On November 24, 2017, the Department of Labor (“DOL”) Employee Benefits Security Administration (“EBSA”) formally delayed the applicability date of previously issued final regulations imposing new claims procedures to disability claims. According to the final rule, these procedures will now apply starting April 2, 2018.

Are These Rules Only Applicable to “Disability” Plans?

These rules apply to any “claims for disability benefits” made pursuant to an employee benefit plan covered by ERISA, and are not limited to disability plans. Therefore any plan that provides for benefits based on a disability determination, including 401(k), pension, and other retirement plans, is affected by this rule change.

What Becomes Effective on April 2, 2018?

The new claims procedures, originally announced on December 16, 2016, will impose procedural protections similar to those currently in place under the Affordable Care Act (“ACA”) to any plans that allow disability claims.

The rule amends the claims and appeals regulations issued under ERISA Section 503 to require that:

  • Claims and appeals be adjudicated in a manner designed to ensure independence and impartiality of the persons involved in making the decision;
  • Benefit denial notices contain a full discussion of why the plan denied the claim and the standards behind the decision, including the basis for disagreeing with the views of health care professionals, vocational professionals, or with disability benefit determinations by the Social Security Administration;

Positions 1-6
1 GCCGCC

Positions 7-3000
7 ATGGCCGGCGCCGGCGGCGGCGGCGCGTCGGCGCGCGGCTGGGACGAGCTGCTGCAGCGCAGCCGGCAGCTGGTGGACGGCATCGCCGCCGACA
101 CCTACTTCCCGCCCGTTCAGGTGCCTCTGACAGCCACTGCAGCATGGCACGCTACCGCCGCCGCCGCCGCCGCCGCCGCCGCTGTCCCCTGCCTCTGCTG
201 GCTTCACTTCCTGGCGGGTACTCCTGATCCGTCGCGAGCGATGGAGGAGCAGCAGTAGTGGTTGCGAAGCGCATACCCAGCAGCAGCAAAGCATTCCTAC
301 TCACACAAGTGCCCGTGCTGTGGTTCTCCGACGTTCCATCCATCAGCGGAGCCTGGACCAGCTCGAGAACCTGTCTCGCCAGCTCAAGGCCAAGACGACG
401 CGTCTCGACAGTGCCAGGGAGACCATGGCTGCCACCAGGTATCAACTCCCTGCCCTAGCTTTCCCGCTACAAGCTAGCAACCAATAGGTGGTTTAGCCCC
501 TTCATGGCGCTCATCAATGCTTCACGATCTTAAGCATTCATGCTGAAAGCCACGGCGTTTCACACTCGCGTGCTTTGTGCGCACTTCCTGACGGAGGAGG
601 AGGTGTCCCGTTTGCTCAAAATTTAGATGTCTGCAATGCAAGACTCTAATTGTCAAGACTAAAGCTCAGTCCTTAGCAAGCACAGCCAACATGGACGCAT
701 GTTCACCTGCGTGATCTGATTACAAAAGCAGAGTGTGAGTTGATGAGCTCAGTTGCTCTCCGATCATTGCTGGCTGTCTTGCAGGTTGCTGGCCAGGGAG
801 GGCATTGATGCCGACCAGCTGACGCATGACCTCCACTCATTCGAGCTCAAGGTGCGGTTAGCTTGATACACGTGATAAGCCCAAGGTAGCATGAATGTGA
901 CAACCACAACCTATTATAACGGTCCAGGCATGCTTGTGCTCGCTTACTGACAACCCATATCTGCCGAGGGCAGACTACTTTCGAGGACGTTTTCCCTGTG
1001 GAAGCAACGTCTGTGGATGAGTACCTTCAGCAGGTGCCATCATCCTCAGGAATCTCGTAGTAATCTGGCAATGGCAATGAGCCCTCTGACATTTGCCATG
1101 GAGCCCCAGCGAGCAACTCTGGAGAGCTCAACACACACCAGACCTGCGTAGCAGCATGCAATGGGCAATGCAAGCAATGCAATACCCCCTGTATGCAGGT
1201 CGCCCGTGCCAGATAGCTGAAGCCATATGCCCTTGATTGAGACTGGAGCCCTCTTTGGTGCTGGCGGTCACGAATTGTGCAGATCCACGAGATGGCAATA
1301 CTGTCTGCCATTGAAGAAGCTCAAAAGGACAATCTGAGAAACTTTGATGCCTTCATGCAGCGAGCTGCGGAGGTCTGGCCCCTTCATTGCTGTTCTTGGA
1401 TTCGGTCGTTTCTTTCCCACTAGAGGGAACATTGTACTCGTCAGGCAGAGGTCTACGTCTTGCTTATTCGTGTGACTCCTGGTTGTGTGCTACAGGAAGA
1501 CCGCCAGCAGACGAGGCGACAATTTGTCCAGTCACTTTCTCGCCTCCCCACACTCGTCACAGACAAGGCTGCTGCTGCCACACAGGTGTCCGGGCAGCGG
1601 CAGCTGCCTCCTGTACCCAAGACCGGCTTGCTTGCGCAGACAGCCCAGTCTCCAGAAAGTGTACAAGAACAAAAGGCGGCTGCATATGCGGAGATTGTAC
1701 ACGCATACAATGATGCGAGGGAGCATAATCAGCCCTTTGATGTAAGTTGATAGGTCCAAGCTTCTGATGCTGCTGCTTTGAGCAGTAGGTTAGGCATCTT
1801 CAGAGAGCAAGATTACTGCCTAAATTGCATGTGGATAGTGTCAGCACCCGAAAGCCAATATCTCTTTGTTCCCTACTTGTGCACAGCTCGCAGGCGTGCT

• Claimants be given timely notice of their right to access their entire claim file and other relevant documents and must be allowed to present evidence and testimony during the review process;
  • Claimants be given notice and a fair opportunity to respond before denials at the appeals stage are based on new or additional evidence or rationales;
  • Claimants be permitted to seek court review of a claim denial based on a failure to exhaust administrative remedies under the plan, if the plan failed to comply with the claims procedure requirements unless the violation was the result of a minor error;
  • Certain rescissions of coverage be treated as adverse benefit determinations triggering the plan’s appeals procedures; and
  • Required notices and disclosures issued under the claims procedure regulation are written in a “culturally and linguistically appropriate” manner.

How Do These New Claims Procedures Affect Employers?

With respect to employers that maintain self-funded disability plans or retirement plans with benefits based on disability determinations, plan documents and summary plan descriptions will need to be updated. Additionally, new compliant procedures will need to be put into place. For employers that maintain insured disability plans, communication with the insurance carrier to discuss how the new procedures will be applied and documented will be important.

Employers may consider amending their retirement plans so that the definition of disability relies on the determination of a third party, such as the Social Security Administration or the employer’s long-term disability carrier. In that case, the disability claims rules generally would not apply to the retirement plan. Conclusion

The EBSA stated that delay “is necessary to enable the Department of Labor to carefully consider comments and data [… and] to examine regulatory alternatives that meet its objectives of ensuring the full and fair review of disability benefit claims while not imposing unnecessary costs and adverse consequences.” Therefore, it is possible that further delays or changes may be forthcoming to these disability claims rules. It is also possible that they will be rescinded completely.